Executive Functions – Part 4
“Executive Functions and Speech-Language Therapy” – Part 4
By Rachel Betzen, M.A., CCC/SLP
Note: This is the fourth part of a 4 part series. Start at Executive Function – Part 1
As children progress to higher elementary grades and middle school, in addition to the expectation of reading to learn our students are required to manipulate information and give written responses. Our junior high and high school students are expected to independently plan and write essays that clearly explain concepts with good written composition.
We want our students to have the skills needed to plan ahead for projects, and hold the important information in mind while further organizing new and previously learned information. When addressing task initiation and building working memory, we still need to assess the foundation of skills our students need, and help them organize their learning in a way that makes sense to their learning modality.
The next two executive function areas are important skills to help children and adults meet their full potential. These skills help us begin difficult and complex tasks, and integrate new information while holding in memory other relevant details.
The Executive Functions
- Response Inhibition
- Task Initiation
- Working Memory
- Emotional Control
- Sustained Attention
- Time Management
- Goal-Directed Persistence
Task initiation: The ability to begin a task without excessive procrastination and the ability to plan smaller steps needed for task completion. This skill area can be influenced by many factors, such as personality, learning challenges, high distractibility (including ADHD), social skill weaknesses (with group projects), emotional overwhelm, or experiences of failure.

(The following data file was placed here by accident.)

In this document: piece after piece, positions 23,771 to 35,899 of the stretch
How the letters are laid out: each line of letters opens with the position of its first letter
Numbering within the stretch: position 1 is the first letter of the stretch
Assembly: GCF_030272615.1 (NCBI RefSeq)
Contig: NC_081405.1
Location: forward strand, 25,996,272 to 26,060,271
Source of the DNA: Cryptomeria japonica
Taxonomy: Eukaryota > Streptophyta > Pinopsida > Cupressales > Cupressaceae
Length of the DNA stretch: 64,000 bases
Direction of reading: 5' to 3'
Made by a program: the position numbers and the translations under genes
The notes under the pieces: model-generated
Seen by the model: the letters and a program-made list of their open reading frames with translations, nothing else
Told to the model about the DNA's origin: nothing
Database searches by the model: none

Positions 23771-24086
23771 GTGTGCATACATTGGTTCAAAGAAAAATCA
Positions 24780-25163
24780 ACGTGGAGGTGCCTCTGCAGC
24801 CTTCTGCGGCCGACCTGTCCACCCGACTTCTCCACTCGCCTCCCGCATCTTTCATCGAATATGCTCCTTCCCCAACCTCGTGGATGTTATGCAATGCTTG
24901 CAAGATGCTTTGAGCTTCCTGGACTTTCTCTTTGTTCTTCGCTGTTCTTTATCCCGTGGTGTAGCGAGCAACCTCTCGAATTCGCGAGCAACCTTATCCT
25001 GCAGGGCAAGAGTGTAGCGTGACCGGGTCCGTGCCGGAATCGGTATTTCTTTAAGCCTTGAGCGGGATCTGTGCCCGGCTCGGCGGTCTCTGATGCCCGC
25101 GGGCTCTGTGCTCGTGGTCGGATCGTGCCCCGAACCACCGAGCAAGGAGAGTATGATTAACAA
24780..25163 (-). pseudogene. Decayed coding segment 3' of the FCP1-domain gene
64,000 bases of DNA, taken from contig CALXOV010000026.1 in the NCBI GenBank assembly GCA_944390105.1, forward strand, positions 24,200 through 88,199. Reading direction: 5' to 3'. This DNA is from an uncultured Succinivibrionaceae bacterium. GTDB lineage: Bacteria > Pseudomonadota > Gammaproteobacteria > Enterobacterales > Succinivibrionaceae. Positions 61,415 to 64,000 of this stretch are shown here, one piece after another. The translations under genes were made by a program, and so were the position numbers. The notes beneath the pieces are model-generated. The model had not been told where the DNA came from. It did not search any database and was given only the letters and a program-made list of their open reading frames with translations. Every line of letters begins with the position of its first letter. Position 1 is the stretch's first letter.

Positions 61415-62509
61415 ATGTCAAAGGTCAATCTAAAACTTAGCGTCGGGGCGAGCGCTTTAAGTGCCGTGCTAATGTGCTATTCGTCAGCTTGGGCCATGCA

The Executive Skills workbook describes two kinds of task initiation: beginning a task right away when it is requested, and planning when to complete longer term projects. Environmental modifications in the child’s homework area include the child making visual reminders and marking a calendar with steps for task completion. The child may need many reminders at first which can be faded over time, and lots of reinforcement as the child is following through with their plans. These same strategies can be applied to adults.
Working Memory: The ability to hold information in mind while performing complex tasks. This incorporates the ability to past learning or prior knowledge that applies to the current project.
This skill area will be affected for our students that have language processing delays, and some of our students that have language disorders. When children are not able to hold all of the details in mind and create accurate visual imagery, this will show up with their working memory. Improving overall language skills often boosts this area, however for our older students they may need more direct intervention.
Modifications include storage devices like calendars and notebooks, or use of calendars on smart phones or electronic devices. Auditory cues and reminders will probably still be needed as our students develop this skill.